Published: Tuesday, 29 August 2017 11:00
MOUNT VERNON — At Monday's city council meeting, Dennis Swingle once again asked for the city's help in controlling truck traffic on Edgewood Road. He said that when he and other neighbors submitted a petition asking for speed bumps to be installed, he did not realize the magnitude of the problem.
He said that after meeting with Mayor Richard Mavis, Swingle was told that in 2016, 10 semi trucks were recorded on Edgewood Road in a 24-hour period. In March 2017, that number was over 62 semis in 24 hours.
“It really has pointed out to me that it's a huge problem and it's been going on for a while. The Mount Vernon Police Department can't get there in time to do anything about it,” he said, adding that he did not blame the MVPD because he knows it is spread thin.
Even if it is a temporary solution, Swingle said that speed bumps will help until the city comes up with something more permanent. “I am sure the semis would not appreciate speed bumps,” he said.
He thanked Safety-service Director Joel Daniels for tracking down a few of the drivers after neighbors provided license plates and truck numbers.
Health Commissioner Julie Miller updated council on the department's activities. Highlights include applying for up to $209,000 in grant money to assess gaps in and offer more tobacco cessation education in the county; the least amount the department will receive is $70,000 to $75,000.
The number of patients visiting the community health center continues to rise; plans are to open another dental position, and medical services are growing as well. The center is applying for a $150,000 grant to enhance mental health services within the health center's jurisdiction. Miller said plans are to hire another provider and technician to reach those who need mental health services.
Councilman John Francis read a proclamation designating September Hunger Action Month.
In other business, council:
*Directed Daniels to submit an application for grant money for the Parrot/South Main Street intersection improvement project
*Designated First-Knox National Bank, PNC Bank, STAR Ohio and Home Loan Savings Bank as depositories for the city's funds
*Approved appropriations that include $1,000 from the Foundation Park Conservancy for the Rastin Challenge, $636,228 from a FEMA grant for a new Quint fire truck, $11,821.07 in excess water bill collections, $1,500 from VFW Charities of Ohio for the police bike patrol, $337,900 Bureau of Workers Compensation refund and a $30,000 grant for the municipal court's MERIT Drug Court program.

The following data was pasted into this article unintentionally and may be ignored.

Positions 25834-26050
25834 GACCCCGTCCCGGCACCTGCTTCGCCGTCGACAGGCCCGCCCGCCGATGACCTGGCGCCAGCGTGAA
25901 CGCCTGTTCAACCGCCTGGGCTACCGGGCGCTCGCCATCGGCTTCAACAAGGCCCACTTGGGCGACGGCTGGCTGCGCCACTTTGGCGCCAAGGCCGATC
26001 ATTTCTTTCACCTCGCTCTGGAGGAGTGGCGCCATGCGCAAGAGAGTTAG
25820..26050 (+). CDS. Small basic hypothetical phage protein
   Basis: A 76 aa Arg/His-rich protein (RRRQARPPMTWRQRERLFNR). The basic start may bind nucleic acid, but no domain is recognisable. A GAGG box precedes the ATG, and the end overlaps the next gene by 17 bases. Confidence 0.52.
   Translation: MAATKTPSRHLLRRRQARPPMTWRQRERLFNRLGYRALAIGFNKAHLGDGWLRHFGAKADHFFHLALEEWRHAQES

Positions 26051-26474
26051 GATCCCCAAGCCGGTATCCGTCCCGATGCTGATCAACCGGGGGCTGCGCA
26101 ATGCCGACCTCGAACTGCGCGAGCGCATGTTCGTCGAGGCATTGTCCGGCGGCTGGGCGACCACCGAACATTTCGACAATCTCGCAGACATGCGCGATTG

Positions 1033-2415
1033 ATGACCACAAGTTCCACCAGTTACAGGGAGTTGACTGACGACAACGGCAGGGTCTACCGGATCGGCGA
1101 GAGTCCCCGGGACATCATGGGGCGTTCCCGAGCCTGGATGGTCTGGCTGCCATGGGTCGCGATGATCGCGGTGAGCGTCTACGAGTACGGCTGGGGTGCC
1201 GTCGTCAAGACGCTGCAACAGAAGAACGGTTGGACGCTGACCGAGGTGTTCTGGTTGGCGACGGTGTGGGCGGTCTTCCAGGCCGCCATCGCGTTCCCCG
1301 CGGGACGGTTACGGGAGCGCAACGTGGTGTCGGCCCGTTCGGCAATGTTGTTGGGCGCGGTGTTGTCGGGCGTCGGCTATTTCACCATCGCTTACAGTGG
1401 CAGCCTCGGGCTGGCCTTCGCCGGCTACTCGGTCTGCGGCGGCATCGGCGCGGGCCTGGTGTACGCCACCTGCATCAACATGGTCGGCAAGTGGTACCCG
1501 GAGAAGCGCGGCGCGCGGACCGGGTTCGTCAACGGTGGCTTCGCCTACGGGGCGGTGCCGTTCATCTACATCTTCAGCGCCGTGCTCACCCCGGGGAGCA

*Approved fund transfers
*Adopted legislation banning the cultivating and dispensing of medical marijuana within the city limits
*Approved a $2-per-hour raise to bring the MERIT Drug Court's coordinator pay to $22.40 per hour. The city pays $17 of that; the rest is paid through grants.
*Approved an amendment to allow for two safety-service administrative assistants for a one-week period. Dee Woods will retire the end of September; the amendment allows for training of her replacement.
Published: Monday, 28 August 2017 06:51
By Cheryl Splain, KnoxPages.com Reporter
MOUNT VERNON — When the Court of Common Pleas' Adult Court Services moves to 118 E. High St. later this fall, Probation Officer Joshua Gutridge envisions the site to be a “single point of multi-service agencies.”
The new location has enough classroom and consulting space for two or three organizations to meet with probationers at the same time. Gutridge wants to make the space available to other agencies in the county that work with the same population. Potential agencies include Behavioral Health Partners, Knox County Job & Family Services and the Freedom Center.
“The goal is to have everybody come in and get all of the services they need in one day,” he said. Those services include GED training, trauma counseling and anger management, to name a few. He also wants to establish a computer lab and self-help groups. Often, job certification and obtaining a GED are requirements of the court's community sanctions program.
He would like each organization to schedule a block of time when a representative is present. With predetermined times, Gutridge and other probation officers can schedule appointments for their probationers rather than leaving it up to them to schedule appointments. This also makes it easier for probationers to arrange transportation, a problem that often leads to missed appointments and lack of followup.
Gutridge is looking at the most common offenses to see determine which groups could best use the space. Using grant money, Adult Court Services plans to hire an additional probation officer; Gutridge is hopeful that with the additional officer, night appointments might be an option for probationers who work during the day.
“The more we work together, the better for this town and community,” he said.